The derailment in Lynchburg of a CSX train carrying Bakken crude oil in April could have been much worse … and procedures and policies should be revised to mitigate future risk. That’s the conclusion of a hearing in Richmond led by U.S. Senator Mark Warner… along with emergency responders, public agency heads, and corporate officials. One focus was on the vulnerabilities of transporting oil—and how to prevent such accidents from ever occurring.
Later today, the Environmental Protection Agency will take a big step toward reducing the risks of climate change – announcing new limits on electric companies responsible for about 40% of the carbon in our atmosphere. At the Southern Environmental Law Center, Senior Attorney Frank Rambo says states and utilities must then figure out how best to reach those goals.
For weeks, speculation has run rampant at the State Capitol over what authority Governor McAuliffe might have under the Virginia Constitution to keep the state operating if a budget is not passed by the start of the new fiscal year on July 1st.
Attorneys for the nonpartisan Division of Legislative Services were asked to advise state lawmakers about executive options for paying bills or mitigating a government shutdown. At the heart of the issue is the constitutional requirement for separation of powers and co-equal branches.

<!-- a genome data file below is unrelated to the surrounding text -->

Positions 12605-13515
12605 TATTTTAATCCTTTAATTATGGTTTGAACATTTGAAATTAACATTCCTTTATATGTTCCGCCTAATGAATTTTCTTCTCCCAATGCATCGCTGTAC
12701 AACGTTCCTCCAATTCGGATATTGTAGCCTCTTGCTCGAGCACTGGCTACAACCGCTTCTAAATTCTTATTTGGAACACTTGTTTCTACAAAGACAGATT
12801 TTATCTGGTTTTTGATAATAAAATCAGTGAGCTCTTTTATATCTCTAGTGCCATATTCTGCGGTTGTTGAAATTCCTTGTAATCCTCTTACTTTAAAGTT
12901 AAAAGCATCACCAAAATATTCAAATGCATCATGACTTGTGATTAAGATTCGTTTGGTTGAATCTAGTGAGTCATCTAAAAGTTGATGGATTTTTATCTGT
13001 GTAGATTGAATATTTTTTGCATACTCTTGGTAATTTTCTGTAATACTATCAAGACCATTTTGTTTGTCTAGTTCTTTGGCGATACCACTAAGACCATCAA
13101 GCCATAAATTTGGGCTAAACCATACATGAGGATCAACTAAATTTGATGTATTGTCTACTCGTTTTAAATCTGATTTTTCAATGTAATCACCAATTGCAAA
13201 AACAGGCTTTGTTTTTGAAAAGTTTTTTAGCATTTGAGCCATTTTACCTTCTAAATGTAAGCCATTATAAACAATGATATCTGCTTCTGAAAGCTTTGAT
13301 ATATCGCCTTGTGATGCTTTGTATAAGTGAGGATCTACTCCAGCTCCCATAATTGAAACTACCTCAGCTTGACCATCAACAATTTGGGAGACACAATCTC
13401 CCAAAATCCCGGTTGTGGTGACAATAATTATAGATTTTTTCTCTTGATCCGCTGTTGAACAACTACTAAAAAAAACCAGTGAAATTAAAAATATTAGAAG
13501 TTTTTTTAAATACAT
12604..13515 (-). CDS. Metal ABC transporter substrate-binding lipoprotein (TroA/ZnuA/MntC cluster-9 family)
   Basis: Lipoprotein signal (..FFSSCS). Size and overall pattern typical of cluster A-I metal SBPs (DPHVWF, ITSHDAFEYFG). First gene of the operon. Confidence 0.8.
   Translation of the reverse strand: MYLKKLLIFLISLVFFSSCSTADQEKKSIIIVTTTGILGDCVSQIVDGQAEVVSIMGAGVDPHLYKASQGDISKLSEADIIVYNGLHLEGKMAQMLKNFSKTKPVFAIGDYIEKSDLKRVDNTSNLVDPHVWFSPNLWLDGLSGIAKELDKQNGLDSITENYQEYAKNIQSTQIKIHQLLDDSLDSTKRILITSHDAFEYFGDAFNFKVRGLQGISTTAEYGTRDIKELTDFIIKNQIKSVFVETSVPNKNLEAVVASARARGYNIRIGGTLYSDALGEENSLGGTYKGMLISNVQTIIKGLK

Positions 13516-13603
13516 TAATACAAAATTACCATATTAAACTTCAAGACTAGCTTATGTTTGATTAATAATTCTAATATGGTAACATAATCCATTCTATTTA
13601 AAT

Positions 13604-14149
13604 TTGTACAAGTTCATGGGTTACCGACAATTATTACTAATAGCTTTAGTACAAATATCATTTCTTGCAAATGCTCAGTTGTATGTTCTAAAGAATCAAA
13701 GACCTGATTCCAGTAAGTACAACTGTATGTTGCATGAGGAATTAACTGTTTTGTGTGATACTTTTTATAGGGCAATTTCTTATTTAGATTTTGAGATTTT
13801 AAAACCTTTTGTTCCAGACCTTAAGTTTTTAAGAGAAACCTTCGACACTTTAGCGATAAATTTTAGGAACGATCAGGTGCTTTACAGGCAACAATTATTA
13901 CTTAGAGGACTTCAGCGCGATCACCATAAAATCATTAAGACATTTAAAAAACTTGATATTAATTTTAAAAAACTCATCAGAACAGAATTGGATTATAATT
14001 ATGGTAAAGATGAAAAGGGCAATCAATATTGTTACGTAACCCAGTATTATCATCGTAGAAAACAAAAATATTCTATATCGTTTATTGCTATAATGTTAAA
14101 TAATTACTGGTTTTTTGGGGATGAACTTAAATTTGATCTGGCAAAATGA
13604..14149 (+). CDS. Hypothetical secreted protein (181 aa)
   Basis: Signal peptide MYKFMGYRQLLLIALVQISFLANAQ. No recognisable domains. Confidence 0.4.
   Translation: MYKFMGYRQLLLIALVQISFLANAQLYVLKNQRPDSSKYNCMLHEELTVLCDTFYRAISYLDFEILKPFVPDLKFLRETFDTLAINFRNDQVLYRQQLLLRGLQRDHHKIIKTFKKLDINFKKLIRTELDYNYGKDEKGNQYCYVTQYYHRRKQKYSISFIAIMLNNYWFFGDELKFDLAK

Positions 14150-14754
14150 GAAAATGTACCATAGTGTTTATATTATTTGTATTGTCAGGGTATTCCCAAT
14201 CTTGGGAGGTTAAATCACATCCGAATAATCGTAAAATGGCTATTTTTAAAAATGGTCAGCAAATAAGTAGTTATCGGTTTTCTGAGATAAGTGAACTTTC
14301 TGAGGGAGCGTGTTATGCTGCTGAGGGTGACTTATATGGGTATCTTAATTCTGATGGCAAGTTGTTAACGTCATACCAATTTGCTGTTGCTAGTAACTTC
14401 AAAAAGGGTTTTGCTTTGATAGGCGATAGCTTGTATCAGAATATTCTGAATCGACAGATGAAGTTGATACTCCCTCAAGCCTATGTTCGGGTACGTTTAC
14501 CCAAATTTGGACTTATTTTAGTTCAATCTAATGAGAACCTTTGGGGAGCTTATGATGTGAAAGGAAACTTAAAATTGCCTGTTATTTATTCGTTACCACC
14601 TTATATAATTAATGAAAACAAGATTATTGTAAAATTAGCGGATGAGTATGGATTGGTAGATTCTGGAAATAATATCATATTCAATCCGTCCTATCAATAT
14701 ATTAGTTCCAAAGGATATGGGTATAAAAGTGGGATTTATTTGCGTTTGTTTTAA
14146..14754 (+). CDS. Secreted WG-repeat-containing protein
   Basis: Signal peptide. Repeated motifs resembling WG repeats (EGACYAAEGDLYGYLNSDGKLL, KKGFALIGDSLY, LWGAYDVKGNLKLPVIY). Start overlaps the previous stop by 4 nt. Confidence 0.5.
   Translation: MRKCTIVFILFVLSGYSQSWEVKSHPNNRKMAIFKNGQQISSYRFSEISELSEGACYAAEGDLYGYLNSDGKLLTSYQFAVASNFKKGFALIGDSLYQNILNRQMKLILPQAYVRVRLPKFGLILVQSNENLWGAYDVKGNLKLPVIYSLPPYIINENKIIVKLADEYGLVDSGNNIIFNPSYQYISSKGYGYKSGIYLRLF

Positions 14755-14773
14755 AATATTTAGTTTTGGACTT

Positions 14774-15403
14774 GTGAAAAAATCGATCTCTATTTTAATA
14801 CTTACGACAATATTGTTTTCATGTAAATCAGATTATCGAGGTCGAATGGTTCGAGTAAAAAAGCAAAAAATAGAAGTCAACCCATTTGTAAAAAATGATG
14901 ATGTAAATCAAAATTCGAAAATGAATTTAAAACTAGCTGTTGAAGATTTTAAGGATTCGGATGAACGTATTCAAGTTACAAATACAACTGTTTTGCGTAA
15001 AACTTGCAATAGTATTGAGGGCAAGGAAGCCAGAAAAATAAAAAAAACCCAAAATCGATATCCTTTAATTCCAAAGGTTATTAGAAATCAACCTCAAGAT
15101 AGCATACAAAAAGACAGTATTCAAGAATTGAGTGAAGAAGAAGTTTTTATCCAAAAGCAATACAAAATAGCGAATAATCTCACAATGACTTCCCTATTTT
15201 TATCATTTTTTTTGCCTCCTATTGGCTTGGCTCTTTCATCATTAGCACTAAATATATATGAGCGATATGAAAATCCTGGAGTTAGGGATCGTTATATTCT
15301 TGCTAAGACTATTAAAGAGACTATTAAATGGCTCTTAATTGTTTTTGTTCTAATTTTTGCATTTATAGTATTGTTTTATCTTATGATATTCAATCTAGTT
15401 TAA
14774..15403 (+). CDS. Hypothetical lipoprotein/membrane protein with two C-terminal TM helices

It was raises and pink slips for McDonald's employees in Southside Virginia...and a school board member in Fairfax has changed his prom night plans after a public stir over his Twitter exchange with a student.
These have been among the most read stories this past week at the Virginia Public Access Project's VaNews link on vpap.org.
Three Virginia plaintiffs are asking a federal judge to delay the upcoming June primaries—AND if lawmakers fail to implement a new congressional redistricting plan, impose one himself. Although the plan was pre-cleared by the U.S. Justice Department, both sides of a lawsuit that alleges gerrymandering began presenting their case.